|In recent years, smart capsules, which once ingested, can perform endoscopy and biopsy, have been the focus of intense research and development. Site-specific delivery can optimize the therapeutic efficacy of many drugs with preferential absorption sites. Although many smart capsules have been developed that are suitable for drug absorption studies in clinical settings, they cannot be used for actual therapy in larger populations that can benefit from smart capsules, which releases the drug at an optimum location in the gastrointestinal tract. This is mainly due to the problems associated with the need for real-time tracking of the capsule location. In addition, all these systems require active participation by the patient/volunteer in the form of triggering the RF transmitter once the capsule is in the target position.
Researchers at Purdue University have developed a smart capsule for location-specific drug release in the gastrointestinal tract. Once activated through a magnetic proximity fuse, the capsule opens and releases its powdered payload in a location specified by an implanted miniature magnetic marker or an externally worn larger magnet. The capsule (9 mm x 26 mm) has two compartments, one contains a charged capacitor and a reed switch, while the other houses the drug reservoir capped by a taut nylon thread intertwined with a nichrome wire. The nichrome wire is connected to the capacitor through the reed switch. The capacitor is charged to 2.7V before ingestion, and once within the proximity of the permanent magnet, the reed switch closes, discharging the capacitor through the nichrome wire, melting the nylon thread, detaching the cap, and emptying the drug reservoir.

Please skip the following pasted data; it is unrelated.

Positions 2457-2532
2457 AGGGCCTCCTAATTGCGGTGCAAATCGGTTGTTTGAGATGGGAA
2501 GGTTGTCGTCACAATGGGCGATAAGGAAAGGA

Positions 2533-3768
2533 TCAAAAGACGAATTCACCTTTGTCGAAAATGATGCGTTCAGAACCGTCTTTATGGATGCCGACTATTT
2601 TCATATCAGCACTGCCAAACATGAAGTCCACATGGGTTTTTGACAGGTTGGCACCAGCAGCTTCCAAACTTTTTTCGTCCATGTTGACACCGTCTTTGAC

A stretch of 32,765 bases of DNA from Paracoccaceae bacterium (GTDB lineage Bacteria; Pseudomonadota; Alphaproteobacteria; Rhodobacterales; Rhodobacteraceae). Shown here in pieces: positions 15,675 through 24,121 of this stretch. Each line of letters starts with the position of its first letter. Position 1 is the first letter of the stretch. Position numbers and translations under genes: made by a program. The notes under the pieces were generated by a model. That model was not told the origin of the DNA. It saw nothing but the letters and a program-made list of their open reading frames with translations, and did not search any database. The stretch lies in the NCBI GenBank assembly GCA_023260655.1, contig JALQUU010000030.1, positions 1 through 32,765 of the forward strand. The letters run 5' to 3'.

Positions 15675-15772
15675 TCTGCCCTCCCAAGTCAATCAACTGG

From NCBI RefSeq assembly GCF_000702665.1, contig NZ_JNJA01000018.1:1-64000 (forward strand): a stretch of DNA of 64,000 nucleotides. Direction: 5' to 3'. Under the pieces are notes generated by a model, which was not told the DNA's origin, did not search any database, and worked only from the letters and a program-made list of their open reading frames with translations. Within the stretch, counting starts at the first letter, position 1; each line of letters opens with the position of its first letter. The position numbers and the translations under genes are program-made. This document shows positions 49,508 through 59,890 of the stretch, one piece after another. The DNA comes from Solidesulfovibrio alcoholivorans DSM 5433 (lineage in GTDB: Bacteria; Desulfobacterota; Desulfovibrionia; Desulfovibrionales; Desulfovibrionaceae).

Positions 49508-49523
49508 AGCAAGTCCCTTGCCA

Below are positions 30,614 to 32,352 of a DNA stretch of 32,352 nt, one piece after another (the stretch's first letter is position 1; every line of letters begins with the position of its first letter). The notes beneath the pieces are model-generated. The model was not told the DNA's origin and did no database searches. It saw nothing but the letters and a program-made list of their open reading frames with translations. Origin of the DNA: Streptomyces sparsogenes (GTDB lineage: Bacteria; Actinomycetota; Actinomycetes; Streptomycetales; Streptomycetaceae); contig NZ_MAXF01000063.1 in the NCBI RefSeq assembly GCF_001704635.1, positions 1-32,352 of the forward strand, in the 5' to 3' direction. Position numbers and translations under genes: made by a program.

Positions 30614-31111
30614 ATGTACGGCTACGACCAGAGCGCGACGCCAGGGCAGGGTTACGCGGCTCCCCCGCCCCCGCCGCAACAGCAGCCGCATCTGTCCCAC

-Enables targeted delivery of drugs to a specific location in GI track
-Patient does not have to be in a hospital or clinic to use
-Preferred capsule size (9 mm x 26 mm)
Oct 21, 2015
Oct 22, 2014
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